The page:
"In any given case, an overall sentence might include both determinate terms and indeterminate terms. Whenever a person is convicted of two or more crimes, the court must impose either concurrent or consecutive sentences. (§ 669.)" (Felix, supra, 22 Cal.4th at p. 655.) That the court's authority to impose either concurrent or consecutive sentences includes life sentences is made clear by further language in section 669, which provides: "[l]ife sentences, whether with or without the possibility of parole, may be imposed to run consecutively with one another, with any term imposed for applicable enhancements, or with any other term of imprisonment for a felony conviction."

Section 190 sets forth the punishment for persons convicted of murder. Except where the death penalty is imposed, a murderer receives an indeterminate term of life in prison. As applicable to petitioner here, the statute states second degree murder is "punished by imprisonment in the state prison for a term of 15 years to life." (§ 190, subd. (a).) The trial court sentenced petitioner to the prescribed 15-years-to-life indeterminate term for his murder conviction.

In addition to the prison terms imposed for underlying substantive offenses, there are numerous statutory provisions providing for additional punishment of a defendant through enhancements. (See, e.g., §§ 186.22, subd. (b)(1), 368, subd. (b)(2); 12021.5, 12022, 12022.5, 12022.53, 12022.55, 12022.6, 12022.7.) In some cases, as in this one, enhancements for a specified number of years, a determinate sentence, may be attached to an indeterminate life sentence. (§ 669; People v. Felix, supra, 22 Cal.4th at pp. 655-656.) The determinate term enhancement attached to an indeterminate term is not subject to the determinate sentencing law. (Felix, supra, at p. 656.) The trial court here added a one-year enhancement term for petitioner's use of a deadly weapon (§ 12022, subd. (b)(1)) and ordered the enhancement and the four-year determinate term imposed for petitioner's separate section 273.5 conviction to be served consecutively to the indeterminate life sentence. (See fn. 4, ante.)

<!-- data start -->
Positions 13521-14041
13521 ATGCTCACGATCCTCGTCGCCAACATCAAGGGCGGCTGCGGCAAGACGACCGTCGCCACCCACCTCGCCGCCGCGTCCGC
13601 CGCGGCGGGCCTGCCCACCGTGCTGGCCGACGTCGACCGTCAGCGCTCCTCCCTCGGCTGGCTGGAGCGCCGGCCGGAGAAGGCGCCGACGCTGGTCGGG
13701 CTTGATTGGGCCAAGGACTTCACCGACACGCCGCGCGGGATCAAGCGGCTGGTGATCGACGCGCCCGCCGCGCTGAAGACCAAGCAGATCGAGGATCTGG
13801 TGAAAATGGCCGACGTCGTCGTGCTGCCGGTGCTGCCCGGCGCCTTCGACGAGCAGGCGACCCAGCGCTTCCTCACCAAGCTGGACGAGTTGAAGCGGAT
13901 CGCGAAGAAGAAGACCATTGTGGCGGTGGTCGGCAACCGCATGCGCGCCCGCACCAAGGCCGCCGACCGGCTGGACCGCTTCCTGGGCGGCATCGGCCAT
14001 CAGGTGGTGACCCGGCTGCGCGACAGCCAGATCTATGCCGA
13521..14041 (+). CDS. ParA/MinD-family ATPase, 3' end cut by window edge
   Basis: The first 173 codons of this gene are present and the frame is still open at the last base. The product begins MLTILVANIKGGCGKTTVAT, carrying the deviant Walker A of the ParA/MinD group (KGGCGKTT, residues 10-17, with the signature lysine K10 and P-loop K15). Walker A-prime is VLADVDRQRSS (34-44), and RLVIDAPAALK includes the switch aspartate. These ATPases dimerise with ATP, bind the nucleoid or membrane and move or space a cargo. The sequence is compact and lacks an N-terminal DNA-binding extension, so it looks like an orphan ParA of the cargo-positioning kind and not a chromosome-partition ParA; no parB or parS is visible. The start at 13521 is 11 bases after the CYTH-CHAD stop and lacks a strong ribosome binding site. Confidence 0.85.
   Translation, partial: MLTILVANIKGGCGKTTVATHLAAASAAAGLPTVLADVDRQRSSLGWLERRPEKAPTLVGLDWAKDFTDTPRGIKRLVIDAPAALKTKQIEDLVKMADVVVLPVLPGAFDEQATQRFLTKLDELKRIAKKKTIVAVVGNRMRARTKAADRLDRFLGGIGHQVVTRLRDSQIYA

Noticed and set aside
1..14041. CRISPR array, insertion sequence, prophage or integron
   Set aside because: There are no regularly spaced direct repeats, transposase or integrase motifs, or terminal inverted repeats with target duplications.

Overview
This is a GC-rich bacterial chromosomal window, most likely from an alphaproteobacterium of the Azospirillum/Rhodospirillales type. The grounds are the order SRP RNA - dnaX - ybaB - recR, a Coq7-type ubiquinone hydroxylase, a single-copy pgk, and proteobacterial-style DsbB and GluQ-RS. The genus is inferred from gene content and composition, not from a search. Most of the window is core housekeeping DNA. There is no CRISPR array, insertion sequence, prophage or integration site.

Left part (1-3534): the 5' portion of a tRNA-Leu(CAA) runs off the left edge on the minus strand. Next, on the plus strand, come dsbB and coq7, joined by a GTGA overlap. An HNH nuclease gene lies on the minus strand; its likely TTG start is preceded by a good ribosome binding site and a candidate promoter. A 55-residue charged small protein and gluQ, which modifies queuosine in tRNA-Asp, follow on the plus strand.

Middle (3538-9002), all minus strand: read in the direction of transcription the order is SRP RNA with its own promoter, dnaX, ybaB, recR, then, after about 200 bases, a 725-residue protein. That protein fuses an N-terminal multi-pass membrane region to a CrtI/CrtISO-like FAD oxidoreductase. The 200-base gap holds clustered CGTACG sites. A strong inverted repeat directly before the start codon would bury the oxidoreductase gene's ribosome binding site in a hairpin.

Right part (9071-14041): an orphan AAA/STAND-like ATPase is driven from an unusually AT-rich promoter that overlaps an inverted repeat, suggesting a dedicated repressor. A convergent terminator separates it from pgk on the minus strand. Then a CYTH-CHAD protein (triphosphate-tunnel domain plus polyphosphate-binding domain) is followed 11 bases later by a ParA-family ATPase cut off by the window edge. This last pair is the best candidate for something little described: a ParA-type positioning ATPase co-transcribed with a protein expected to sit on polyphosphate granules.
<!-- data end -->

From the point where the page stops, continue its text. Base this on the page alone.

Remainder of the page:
When a life sentence and determinate terms are ordered to be served consecutively, section 669 directs that "the determinate term of imprisonment shall be served first and no part thereof shall be credited toward the person's eligibility for parole as calculated pursuant to Section 3046 or pursuant to any other section of law that establishes a minimum period of confinement under the life sentence before eligibility for parole."

Section 190 provides that "Article 2.5 (commencing with Section 2930) of Chapter 7 of Title 1 of Part 3 [the post-sentence conduct credit provisions] shall not apply to reduce any minimum term of a sentence imposed pursuant to this section. A person sentenced pursuant to this section shall not be released on parole prior to serving the minimum term of confinement prescribed by this section." (§ 190, subd. (e), hereafter § 190(e).)

II. Section 2933.2

In this case, petitioner claims the CDCR is erroneously interpreting subdivisions (a) and (b) of section 2933.2 to bar his accrual of post-sentence conduct credit on the determinate term he is serving first for his section 273.5 conviction. In order to determine petitioner's entitlement to such credit, we must interpret section 2933.2.